Body score your cows now

Friday, October 13, 2017

As we are heading into the winter feeding period, now would be a good time to body condition score (BCS) our cows. BCS is an indicator of the cow’s nutritional condition. BCS has direct effects on reproduction and calf performance.

BCS uses a numerical value to estimate the energy that is stored in fat reserves. Cows are judged on a scale from 1 to 9. Cows that are on the lower end (1, 2 or 3) of this scale are thin. Cows in a BCS 4, 5 or 6 are average, and cows on the upper end (7, 8 or 9) are fat. Ideally, mature cows need to be at a BCS of 5 at calving and breeding with replacement heifers at BCS 6.

Cows that are less than BCS 5 at breeding will take longer to return to estrus and conception rates will be lower. One study showed that it took 88 days for cows to return to estrus in a BCS 4 or lower compared to 60 days or less that have a BCS 5 or better. Likewise, conception rates were improved by 30 percent in cows that were BCS 5 or better. Having cows return to estrus sooner will allow for a tighter calving season and a more uniform calf crop. Additionally, if you are planning to use synchronization programs and AI, it is important to get cows in a BCS 5 so that the cows will respond to these programs.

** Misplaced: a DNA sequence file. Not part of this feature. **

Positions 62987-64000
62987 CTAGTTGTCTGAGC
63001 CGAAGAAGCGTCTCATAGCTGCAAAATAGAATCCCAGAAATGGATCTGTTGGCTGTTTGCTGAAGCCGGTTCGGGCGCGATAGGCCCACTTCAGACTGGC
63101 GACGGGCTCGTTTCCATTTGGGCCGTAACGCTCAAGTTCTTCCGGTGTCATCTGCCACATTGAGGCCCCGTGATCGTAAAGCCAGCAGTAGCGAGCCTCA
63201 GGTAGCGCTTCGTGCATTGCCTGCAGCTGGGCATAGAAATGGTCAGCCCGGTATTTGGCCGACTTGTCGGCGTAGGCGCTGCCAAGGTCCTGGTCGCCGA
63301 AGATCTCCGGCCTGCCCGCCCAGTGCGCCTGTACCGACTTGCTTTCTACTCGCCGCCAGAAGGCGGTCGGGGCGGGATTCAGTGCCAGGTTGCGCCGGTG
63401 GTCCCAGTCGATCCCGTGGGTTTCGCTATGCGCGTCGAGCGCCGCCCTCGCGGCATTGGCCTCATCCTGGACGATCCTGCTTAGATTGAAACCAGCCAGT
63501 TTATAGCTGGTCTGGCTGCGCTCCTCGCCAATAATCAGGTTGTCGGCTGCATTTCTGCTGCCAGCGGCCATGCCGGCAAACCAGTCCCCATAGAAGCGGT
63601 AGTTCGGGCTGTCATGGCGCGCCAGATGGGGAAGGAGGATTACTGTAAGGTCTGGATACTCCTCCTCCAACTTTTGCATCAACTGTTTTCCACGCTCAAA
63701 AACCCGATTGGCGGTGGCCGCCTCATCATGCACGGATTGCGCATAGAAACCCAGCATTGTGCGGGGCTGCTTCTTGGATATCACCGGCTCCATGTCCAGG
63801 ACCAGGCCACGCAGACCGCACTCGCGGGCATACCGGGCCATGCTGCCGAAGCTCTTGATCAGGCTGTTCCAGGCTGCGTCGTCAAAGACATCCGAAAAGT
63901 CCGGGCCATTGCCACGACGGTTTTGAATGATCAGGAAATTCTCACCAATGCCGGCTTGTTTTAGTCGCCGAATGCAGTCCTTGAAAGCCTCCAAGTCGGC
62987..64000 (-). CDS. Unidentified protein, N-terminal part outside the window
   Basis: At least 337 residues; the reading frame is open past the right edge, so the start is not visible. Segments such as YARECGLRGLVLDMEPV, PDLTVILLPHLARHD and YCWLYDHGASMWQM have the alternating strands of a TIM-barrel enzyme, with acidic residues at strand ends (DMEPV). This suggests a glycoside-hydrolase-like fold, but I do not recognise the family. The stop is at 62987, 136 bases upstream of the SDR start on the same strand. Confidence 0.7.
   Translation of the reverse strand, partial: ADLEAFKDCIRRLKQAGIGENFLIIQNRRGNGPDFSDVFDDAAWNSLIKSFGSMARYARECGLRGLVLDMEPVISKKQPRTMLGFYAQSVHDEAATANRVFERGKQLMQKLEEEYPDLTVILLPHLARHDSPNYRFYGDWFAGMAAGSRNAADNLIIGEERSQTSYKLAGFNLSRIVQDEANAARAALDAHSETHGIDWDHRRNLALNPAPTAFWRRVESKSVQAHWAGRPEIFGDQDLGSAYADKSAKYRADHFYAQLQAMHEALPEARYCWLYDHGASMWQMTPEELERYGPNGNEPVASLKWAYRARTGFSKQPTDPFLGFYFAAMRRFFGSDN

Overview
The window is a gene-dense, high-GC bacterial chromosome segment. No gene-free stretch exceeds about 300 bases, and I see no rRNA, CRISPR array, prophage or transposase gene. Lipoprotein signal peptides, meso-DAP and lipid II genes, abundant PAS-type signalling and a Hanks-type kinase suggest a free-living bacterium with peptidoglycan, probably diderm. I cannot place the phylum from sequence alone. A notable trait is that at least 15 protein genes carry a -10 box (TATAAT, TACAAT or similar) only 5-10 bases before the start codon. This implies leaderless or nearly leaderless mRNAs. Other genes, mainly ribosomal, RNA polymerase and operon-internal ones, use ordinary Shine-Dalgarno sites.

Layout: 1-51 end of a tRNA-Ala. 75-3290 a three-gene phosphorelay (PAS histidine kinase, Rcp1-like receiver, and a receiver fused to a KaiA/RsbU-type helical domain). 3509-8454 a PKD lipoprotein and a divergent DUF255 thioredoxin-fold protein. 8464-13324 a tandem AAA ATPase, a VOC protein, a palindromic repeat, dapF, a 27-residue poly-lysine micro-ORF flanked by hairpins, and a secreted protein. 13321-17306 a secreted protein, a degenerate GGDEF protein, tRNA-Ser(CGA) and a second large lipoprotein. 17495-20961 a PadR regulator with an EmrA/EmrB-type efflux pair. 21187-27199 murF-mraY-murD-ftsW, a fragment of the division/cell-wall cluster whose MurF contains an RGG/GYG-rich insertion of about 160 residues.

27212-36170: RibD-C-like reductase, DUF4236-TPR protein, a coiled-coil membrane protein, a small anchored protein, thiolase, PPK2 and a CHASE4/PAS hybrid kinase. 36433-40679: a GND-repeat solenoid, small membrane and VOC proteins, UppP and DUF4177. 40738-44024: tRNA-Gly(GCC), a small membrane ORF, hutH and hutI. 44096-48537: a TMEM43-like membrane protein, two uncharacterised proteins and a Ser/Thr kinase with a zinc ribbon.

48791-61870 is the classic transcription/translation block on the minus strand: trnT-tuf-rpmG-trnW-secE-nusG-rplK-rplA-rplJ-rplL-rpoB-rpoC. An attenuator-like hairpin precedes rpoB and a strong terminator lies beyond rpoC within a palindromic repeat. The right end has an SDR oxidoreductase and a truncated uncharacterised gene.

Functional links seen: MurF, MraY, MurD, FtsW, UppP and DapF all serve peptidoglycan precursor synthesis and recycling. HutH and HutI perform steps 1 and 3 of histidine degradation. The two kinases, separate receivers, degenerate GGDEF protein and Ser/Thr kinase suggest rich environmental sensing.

Producers should observe cows throughout the year. BCS should be done at weaning, two or three months prior to calving, at calving and at other times throughout the year. These periodic checks allow the producer to make changes to improve BCS before calving. Timing is critical. Generally, it takes 75 to 90 lbs to increase up a score. For example, if a cow is at a BCS 3 and she needs to be up to a BCS 5 prior to calving in 120 days, she will need to gain at least 260 lbs because she has to gain weight for herself and for the developing calf. She would have to gain 2.2 lbs per day, which will take a lot of feed. Economically, it makes sense to try to maintain cows in a range of BCS 4 to 6 throughout the year.

In addition to reproduction, cows in a thin BCS will have lower milk production. This can be important, particularly in a newborn calf that needs an adequate amount of colostrum. Likely, cows in a thin condition will produce lighter, weaker calves.

As indicated, BCS is directly linked to reproduction and subsequent calf production. A cow should produce a calf every year to justify staying on the farm. Feed cows adequately to protect your investment.